Ion Exchange Chromatography (IEX) is a protein purification technique that separates proteins based on their different electrostatic interactions with charged ligands at a specific pH. The latter pH is determined based on the pH-Isoelectric Point (pI) at which the net electrical charge of the protein is equal to zero. Therefore, the pH buffer should either be higher or inferior to the pI of the protein of interest.
The following section introduces the basic principles of Ion exchange chromatography and helps you understand when to choose this technique for your protein expression strategy.
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Ion exchange chromatography is an adsorption chromatography that relies on the electrostatic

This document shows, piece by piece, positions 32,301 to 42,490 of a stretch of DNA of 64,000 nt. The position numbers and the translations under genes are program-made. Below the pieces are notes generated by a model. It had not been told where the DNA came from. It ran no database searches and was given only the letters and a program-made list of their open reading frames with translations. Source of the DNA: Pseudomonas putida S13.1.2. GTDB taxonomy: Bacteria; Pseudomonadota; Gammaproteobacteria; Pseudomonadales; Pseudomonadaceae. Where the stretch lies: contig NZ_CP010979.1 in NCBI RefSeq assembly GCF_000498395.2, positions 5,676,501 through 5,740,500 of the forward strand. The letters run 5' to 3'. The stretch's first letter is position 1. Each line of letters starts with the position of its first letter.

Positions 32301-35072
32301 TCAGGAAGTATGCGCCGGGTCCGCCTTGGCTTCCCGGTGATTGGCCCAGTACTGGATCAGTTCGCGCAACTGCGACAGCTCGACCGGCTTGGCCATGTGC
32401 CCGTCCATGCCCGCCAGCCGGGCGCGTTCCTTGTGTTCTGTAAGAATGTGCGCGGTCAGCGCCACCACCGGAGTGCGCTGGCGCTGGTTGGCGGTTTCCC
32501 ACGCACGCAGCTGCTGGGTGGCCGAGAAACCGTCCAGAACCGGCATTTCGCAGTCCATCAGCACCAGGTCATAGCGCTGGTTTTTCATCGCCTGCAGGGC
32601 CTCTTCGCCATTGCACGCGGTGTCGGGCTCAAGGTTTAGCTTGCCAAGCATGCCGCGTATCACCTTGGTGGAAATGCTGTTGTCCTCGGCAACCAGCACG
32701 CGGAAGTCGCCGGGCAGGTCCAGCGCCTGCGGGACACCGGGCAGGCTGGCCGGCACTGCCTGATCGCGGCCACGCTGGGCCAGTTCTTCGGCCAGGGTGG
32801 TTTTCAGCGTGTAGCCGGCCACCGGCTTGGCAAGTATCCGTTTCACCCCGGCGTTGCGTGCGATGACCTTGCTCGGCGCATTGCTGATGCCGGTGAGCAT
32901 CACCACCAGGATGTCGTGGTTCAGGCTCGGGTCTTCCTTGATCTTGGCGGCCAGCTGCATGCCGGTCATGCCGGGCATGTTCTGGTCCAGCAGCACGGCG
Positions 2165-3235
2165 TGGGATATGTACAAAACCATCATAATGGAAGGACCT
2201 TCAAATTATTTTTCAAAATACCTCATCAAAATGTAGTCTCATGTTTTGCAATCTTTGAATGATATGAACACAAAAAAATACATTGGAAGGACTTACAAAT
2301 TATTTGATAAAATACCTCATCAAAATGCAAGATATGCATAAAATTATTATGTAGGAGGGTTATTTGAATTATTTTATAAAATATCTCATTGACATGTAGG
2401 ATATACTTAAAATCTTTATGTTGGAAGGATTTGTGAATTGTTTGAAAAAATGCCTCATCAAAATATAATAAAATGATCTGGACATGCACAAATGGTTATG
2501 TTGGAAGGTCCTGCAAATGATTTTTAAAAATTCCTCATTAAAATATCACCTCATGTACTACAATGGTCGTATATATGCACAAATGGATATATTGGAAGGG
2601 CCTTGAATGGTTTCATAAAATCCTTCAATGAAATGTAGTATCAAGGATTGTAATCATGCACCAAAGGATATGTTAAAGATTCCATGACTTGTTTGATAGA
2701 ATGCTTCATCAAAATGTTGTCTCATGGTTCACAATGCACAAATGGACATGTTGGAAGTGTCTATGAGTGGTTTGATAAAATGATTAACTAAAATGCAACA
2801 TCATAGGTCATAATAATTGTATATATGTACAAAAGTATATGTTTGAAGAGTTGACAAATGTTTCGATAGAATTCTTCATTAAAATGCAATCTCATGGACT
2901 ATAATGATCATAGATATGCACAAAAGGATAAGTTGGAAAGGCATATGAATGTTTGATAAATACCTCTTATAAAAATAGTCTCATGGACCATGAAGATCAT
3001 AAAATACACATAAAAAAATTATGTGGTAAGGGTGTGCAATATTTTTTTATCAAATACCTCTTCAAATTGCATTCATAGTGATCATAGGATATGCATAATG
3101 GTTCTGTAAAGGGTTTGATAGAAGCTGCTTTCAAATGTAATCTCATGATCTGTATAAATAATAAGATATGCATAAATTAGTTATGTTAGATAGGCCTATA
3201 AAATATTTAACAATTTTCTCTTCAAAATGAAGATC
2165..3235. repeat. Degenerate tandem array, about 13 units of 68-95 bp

interaction between the molecule or biomolecule to be purified and groups of opposite charge
covalently bound to the matrix.
Proteins are composed of amino acid sequences by which they acquire their charges. However, at a certain pH-Isoelectric Point, the net electrical charge of the protein is equal to zero. This parameter is of great importance as it allows the determination of the pH of the buffer used in the IEX protein separation. Therefore, to allow a protein separation based on their charge, the pH buffer should either be higher or inferior to the pI of the protein of interest.
Like all liquid chromatography techniques, IEX is composed of a mobile phase and a stationary phase:
Immobilized particles are always oppositely charged to the protein of interest. To this extent, two IEX types can be distinguished; Cation Exchange Chromatography (CEX), and Anion Exchange
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